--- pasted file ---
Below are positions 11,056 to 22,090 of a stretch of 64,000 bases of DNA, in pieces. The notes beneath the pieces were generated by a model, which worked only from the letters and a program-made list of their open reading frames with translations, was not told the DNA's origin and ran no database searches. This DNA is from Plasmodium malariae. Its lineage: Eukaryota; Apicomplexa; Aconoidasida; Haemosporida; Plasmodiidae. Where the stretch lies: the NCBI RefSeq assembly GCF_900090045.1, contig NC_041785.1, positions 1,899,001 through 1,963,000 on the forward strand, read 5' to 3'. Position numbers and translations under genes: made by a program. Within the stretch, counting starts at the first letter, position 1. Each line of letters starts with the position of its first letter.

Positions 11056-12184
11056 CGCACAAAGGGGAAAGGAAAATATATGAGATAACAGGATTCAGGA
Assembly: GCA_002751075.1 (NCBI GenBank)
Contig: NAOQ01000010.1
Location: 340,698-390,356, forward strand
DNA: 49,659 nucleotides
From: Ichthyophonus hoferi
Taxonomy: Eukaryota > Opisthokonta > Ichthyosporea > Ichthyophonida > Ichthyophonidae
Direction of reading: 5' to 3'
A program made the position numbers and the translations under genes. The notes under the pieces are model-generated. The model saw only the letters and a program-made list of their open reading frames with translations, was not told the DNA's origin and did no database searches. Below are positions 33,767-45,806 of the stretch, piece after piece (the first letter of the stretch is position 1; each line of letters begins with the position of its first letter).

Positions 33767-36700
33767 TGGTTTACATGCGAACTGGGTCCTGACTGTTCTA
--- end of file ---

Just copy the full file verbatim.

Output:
Below are positions 11,056 to 22,090 of a stretch of 64,000 bases of DNA, in pieces. The notes beneath the pieces were generated by a model, which worked only from the letters and a program-made list of their open reading frames with translations, was not told the DNA's origin and ran no database searches. This DNA is from Plasmodium malariae. Its lineage: Eukaryota; Apicomplexa; Aconoidasida; Haemosporida; Plasmodiidae. Where the stretch lies: the NCBI RefSeq assembly GCF_900090045.1, contig NC_041785.1, positions 1,899,001 through 1,963,000 on the forward strand, read 5' to 3'. Position numbers and translations under genes: made by a program. Within the stretch, counting starts at the first letter, position 1. Each line of letters starts with the position of its first letter.

Positions 11056-12184
11056 CGCACAAAGGGGAAAGGAAAATATATGAGATAACAGGATTCAGGA
Assembly: GCA_002751075.1 (NCBI GenBank)
Contig: NAOQ01000010.1
Location: 340,698-390,356, forward strand
DNA: 49,659 nucleotides
From: Ichthyophonus hoferi
Taxonomy: Eukaryota > Opisthokonta > Ichthyosporea > Ichthyophonida > Ichthyophonidae
Direction of reading: 5' to 3'
A program made the position numbers and the translations under genes. The notes under the pieces are model-generated. The model saw only the letters and a program-made list of their open reading frames with translations, was not told the DNA's origin and did no database searches. Below are positions 33,767-45,806 of the stretch, piece after piece (the first letter of the stretch is position 1; each line of letters begins with the position of its first letter).

Positions 33767-36700
33767 TGGTTTACATGCGAACTGGGTCCTGACTGTTCTA